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Local family fears for safety of loved ones in Lviv, after Russian missile attacks

Posted at 5:27 PM, Mar 18, 2022
and last updated 2022-03-18 21:06:11-04

PHOENIX — The death toll continues to rise as Russian strikes intensify, hitting Ukraine's western city of Lviv for the first time.

An act that leaves more destruction and fear behind.

One family in the Valley is left especially worried loved ones may never make it out of Lviv alive.

Halyna Shershun recently came to Arizona after fleeing the war and is living with her daughter, Olena Melnyk, in Phoenix.

They tell ABC15 their lives have been filled with frustration, anger, and constant fear since the war started.

“We have to stop the war as soon as possible,” Shershun told ABC15, in Ukrainian.

Shershun says it’s hard for her to sleep knowing her husband, a doctor, is still in Lviv treating people inside a hospital.

“It’s constant anxiety. I feel worried all the time. And I cry and worry all the time,” she added in Ukrainian.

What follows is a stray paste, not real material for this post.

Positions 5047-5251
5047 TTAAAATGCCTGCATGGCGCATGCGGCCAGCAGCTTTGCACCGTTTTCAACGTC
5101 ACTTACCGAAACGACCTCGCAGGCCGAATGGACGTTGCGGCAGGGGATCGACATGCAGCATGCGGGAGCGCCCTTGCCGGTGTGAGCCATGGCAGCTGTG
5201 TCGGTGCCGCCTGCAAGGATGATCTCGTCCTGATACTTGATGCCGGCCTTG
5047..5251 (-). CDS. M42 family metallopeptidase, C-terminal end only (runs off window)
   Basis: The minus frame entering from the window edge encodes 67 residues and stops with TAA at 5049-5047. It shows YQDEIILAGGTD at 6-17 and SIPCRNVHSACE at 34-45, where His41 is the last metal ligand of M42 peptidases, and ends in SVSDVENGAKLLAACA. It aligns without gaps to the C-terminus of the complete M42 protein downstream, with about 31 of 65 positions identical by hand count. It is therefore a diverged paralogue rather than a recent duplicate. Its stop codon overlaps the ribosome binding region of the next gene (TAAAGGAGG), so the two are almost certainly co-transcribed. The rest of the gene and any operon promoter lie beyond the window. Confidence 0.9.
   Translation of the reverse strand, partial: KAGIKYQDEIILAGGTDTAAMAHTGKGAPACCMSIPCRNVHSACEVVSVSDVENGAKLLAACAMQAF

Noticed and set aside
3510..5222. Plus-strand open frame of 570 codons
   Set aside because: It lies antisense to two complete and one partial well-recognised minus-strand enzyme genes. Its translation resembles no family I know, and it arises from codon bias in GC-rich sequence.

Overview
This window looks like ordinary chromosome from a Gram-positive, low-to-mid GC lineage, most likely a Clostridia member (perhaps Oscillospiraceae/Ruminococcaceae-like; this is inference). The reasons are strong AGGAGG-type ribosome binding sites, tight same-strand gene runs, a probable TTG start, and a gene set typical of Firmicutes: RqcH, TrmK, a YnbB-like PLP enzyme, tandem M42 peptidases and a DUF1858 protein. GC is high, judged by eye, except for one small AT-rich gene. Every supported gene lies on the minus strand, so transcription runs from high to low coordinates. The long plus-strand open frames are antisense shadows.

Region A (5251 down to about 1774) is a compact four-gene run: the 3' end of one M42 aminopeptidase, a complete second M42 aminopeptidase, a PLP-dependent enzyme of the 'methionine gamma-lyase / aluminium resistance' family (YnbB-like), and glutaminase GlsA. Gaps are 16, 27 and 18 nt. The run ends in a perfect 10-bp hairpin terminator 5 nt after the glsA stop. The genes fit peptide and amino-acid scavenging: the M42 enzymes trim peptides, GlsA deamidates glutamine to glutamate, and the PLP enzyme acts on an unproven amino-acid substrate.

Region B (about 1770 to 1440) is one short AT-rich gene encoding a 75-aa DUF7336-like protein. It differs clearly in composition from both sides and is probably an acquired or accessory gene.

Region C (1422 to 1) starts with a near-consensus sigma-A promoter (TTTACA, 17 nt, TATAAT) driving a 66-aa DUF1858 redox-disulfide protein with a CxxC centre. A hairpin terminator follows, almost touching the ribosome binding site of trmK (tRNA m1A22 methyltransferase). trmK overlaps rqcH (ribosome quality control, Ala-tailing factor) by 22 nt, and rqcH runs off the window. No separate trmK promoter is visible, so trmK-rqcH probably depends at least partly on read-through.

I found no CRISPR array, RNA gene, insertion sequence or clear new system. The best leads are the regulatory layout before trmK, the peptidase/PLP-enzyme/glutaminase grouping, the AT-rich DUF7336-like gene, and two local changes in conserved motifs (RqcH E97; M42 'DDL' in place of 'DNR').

Shershun says she still gets alerts on her phone, letting her know the area is under attack.

“People are receiving alerts on the phone and it's also sirens in the street alerting people to seek for shelter,” added Shershun’s daughter, Olena Melnyk.

Melnyk tells ABC15 this war has gotten out of hand.

“It’s getting longer and scary and more devastating,” she said. “I wish every siren that sounds in our city could sound in Kremlin,” added Shershun in Ukrainian.

As the war continues, both mother and daughter can’t help but feel helpless knowing loved ones may not make it out alive.

“There is no safe place in Ukraine, and even Poland, and close countries,” Melnyk told ABC15. “I definitely stand with Ukrainians request to close the sky,” said Melnyk.

At this time, they're hoping the U.S. will accept refugees, so that they can give relatives a safe-haven in the states.

As for Shershun, she's confident Ukraine will win the war, and dreams of the day she can be reunited with her husband back home.

“We will be back to our country. We don’t want to be refugees,” Shershun told ABC15, in Ukrainian.